While most Canadians were glued to their TV sets watching the gold medal hockey game between Canada and the U.S.A., Const. Dennis Munroe was in an airplane, heading home after his own Olympic experience.
The Advocate resident officer was one of the few RCMP officers selected for the security detail during the 2010 Winter Olympics in Vancouver. As a sports fan, he said he was pretty excited to find out in January that he had been selected.
"If I wasn't there, I would have been watching it on TV, so it was one or the other," said Munroe, who arrived back home on Feb. 28 after a 22-day assignment at the Whistler Sliding Centre.
Munroe was part of a contingent that provided perimeter security around the venue, which hosted the bobsleigh, luge and skeleton events. Located a bit further up the mountain from the entrance, the officers focused on maintaining the integrity of the secured area, making sure no one got in who was not supposed to.
"Where I had trained with snowmobiles with the RCMP, they used to do a perimeter kind of thing, and that was basically our role," he said.
Although Munroe was not present when Georgian luger Nodar Kumaritashvili died in a tragic practice run on Feb. 12, he said the death impacted everyone there, placing a gloom that affected the venue and everyone involved with it.
However, once the Games began to roll, he said the positive atmosphere created was something he had never seen before. Even though he and the other officers remained focused on their work, it was impossible not to become a part of that positive vibe.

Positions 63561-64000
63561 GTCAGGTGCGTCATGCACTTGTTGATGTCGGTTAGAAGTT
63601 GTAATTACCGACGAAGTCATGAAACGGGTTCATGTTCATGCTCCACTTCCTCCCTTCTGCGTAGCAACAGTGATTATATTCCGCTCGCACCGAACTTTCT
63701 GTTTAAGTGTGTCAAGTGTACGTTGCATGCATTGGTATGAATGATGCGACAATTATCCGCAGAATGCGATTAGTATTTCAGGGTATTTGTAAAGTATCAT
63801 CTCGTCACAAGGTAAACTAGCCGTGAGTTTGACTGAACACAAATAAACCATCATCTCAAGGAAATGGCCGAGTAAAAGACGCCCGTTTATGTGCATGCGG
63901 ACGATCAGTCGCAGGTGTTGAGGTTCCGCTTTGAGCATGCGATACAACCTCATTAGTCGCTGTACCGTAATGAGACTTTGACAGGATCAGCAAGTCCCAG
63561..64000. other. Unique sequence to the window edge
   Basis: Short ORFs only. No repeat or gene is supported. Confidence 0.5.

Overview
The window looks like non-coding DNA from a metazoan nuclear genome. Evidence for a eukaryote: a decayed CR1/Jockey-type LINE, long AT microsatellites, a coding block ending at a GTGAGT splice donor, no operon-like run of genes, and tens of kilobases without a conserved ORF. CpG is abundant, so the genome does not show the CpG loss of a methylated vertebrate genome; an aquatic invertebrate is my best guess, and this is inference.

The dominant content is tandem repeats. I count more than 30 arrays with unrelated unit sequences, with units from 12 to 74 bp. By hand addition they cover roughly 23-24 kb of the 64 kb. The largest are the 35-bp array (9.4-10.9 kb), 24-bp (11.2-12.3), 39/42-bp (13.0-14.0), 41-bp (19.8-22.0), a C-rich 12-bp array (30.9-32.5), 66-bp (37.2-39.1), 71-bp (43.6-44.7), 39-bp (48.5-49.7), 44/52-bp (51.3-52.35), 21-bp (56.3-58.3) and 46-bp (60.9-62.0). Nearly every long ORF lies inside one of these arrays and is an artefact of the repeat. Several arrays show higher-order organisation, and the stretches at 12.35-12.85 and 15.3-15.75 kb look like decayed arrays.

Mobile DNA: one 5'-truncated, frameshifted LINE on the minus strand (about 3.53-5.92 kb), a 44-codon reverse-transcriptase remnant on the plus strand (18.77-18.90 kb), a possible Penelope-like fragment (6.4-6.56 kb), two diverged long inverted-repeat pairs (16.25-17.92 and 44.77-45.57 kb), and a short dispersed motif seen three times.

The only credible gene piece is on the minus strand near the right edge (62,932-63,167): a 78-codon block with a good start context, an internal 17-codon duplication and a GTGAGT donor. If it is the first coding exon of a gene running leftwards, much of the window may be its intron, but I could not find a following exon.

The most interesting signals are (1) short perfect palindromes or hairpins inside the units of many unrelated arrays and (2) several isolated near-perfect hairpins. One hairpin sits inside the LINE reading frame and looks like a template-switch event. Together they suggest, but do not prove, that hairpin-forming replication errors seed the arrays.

"You can't help but get caught up in it a little bit," he said. "Our duty is to look after, but, at the same time, everybody is aware of how the Canadians are doing all around us at different venues."
Although he did not get to witness moments like the gold-silver finish for the Canadians in women's bobsleigh, or skeleton racer Jon Montgomery's gold medal win, he felt it.
"You could tell the energy and the support for Canadian pride kept going up and up every time something would happen," said Munroe. "Unfortunately, the gold and silver for bobsledding was a little overshadowed by the Canada-Russia hockey game, but that was the first time that happened to Canada in a sliding event, so it was pretty special, and the same for when Montgomery won his gold."
Looking back, he said he thought the security effort went incredibly smooth, especially considering the logistical planning that would have been necessary to manage the 15,000-member detail.
The demands of switching from day shifts to night shifts resulted in long hours and not a lot of off-time, Munroe soaked up what he could in the Whistler village. While some of his mates had tickets to events or went skiing on the mountain, he spent a lot of time picking up souvenirs for folks back home.
While he does not have any particular "star moments," he said it was just nice to see all the athletes enjoying the experience.
"Enjoying sports so much, you see athletes so much on TV, but then you see them walking down the street like you and me," he explained. "That was quite an amazing thing for me to see the athletes doing their souvenir shopping like everyone else."
His only regret seems to be missing that gold medal hockey game, which he described as the perfect way to end the games from a Canadian perspective. He called home during a stopover at a Montreal airport and learned the result from his wife.
Overall, he is thrilled to have had the experience.
"I worked a lot of long hours, but at the same time I was pretty happy," said Munroe. "It was pretty special, and those are memories that I will always have."